Although parkinsonism occurs in numerous other neurodegenerative diseases, including multiple system atrophy, progressive supranuclear palsy and corticobasal degeneration, as well as AD, hallucinations are less common.

Ovarian Cancer in Older Women: Management and Treatment Options

Ovarian Cancer in Older Women: Management and Treatment Options

Teaser: 

Natalie S. Gould MD, Fellow and Clinical Instructor
D. Scott McMeekin MD, Assistant Professor Section of Gynecologic Oncology,
Department of Obstetrics and Gynecology
University of Oklahoma Medical Center, Oklahoma City, OK, USA.

Ovarian cancer is a disease of older women, with 48% over the age of 65 at diagnosis.1 It is also the most deadly of gynecologic malignancies, accounting for more deaths than cervical and endometrial carcinoma combined in the US. An estimated 23,400 new cases of ovarian cancer will be diagnosed in 2001 with 13,900 deaths in the US.2 As our population ages, the number of women affected by ovarian cancer will increase. Cancer limited to an ovary is typically silent and discovered incidentally on exam or at surgical exploration for other reasons. Patients with disease that has spread beyond the ovaries may present with vague gastrointestinal symptoms, bloating, diarrhea, pain and changes in bowel or bladder habits. On physical exam, patients will have a pelvic mass and often ascites. Due to the absence of symptoms until the malignancy has spread beyond the ovaries, and the lack of good screening tests, approximately 70% of patients present with advanced disease and overall survival is poor.3 (Table 1).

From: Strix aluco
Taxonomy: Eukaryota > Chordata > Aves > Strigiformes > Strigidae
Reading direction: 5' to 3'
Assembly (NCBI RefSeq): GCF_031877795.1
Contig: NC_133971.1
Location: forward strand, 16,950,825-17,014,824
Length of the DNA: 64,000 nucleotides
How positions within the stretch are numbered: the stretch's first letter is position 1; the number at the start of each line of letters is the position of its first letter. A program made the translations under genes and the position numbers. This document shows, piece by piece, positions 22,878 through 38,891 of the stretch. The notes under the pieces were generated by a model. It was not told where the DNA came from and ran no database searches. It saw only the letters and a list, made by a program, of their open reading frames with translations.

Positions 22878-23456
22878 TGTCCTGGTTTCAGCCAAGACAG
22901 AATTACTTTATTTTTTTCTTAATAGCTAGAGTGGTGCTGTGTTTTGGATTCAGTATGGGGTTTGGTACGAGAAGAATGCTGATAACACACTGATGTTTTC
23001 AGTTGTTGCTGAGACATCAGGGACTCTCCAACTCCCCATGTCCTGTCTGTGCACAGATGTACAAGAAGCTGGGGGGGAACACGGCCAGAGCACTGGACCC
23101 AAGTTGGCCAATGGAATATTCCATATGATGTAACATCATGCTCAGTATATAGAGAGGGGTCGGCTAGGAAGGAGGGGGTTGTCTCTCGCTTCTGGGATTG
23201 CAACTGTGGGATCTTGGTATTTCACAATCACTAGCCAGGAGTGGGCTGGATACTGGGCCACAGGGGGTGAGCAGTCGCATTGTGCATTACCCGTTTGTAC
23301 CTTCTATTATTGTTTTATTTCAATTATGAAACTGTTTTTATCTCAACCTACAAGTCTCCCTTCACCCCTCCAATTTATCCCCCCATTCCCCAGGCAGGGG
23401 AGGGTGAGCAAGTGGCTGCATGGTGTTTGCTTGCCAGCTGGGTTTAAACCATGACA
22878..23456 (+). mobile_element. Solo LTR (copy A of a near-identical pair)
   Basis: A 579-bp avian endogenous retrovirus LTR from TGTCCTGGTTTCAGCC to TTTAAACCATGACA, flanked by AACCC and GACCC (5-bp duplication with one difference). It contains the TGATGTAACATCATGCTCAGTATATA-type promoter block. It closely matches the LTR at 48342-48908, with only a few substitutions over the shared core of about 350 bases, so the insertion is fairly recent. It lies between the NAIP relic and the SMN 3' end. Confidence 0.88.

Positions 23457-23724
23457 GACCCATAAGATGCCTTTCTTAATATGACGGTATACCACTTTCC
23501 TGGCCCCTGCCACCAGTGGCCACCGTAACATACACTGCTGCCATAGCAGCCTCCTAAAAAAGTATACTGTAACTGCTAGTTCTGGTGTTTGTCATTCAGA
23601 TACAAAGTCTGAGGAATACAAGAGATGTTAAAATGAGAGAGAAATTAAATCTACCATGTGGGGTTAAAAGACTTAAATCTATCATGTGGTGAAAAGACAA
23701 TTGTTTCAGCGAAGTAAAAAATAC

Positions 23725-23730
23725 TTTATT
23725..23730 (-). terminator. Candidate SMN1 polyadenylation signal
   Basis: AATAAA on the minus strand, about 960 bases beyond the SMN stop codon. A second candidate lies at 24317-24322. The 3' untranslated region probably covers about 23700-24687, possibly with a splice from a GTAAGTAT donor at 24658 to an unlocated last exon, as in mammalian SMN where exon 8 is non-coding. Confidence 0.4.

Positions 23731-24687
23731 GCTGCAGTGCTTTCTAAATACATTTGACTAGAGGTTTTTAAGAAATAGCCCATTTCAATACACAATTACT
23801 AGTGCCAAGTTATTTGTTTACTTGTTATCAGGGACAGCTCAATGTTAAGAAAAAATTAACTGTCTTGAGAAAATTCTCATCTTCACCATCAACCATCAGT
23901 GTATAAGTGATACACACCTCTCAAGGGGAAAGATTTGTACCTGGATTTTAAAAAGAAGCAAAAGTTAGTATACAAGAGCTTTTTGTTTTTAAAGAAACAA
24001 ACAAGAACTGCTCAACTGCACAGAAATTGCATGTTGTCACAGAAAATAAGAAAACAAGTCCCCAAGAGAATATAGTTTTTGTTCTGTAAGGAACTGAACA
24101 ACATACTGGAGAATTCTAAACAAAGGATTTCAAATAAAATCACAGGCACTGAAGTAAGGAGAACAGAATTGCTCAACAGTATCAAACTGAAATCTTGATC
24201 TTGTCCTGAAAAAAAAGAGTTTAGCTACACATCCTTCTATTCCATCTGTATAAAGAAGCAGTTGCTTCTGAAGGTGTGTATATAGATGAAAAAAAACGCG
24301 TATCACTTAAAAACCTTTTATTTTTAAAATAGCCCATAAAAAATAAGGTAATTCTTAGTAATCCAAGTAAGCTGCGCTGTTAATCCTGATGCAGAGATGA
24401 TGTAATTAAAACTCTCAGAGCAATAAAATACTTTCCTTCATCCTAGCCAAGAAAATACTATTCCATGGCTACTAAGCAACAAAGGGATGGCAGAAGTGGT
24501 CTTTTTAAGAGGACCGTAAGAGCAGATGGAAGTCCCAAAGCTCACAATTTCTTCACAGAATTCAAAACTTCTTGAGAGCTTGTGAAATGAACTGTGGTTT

Initial management involves cytoreductive surgery aimed at removal of the greatest volume of tumour (Table 2).

Non-Pharmacological Management of Pain

Non-Pharmacological Management of Pain

Teaser: 

Jane Oshinowo, RNEC, Primary health care Nurse Practitioner,
York Community Services, Toronto, ON.

Introduction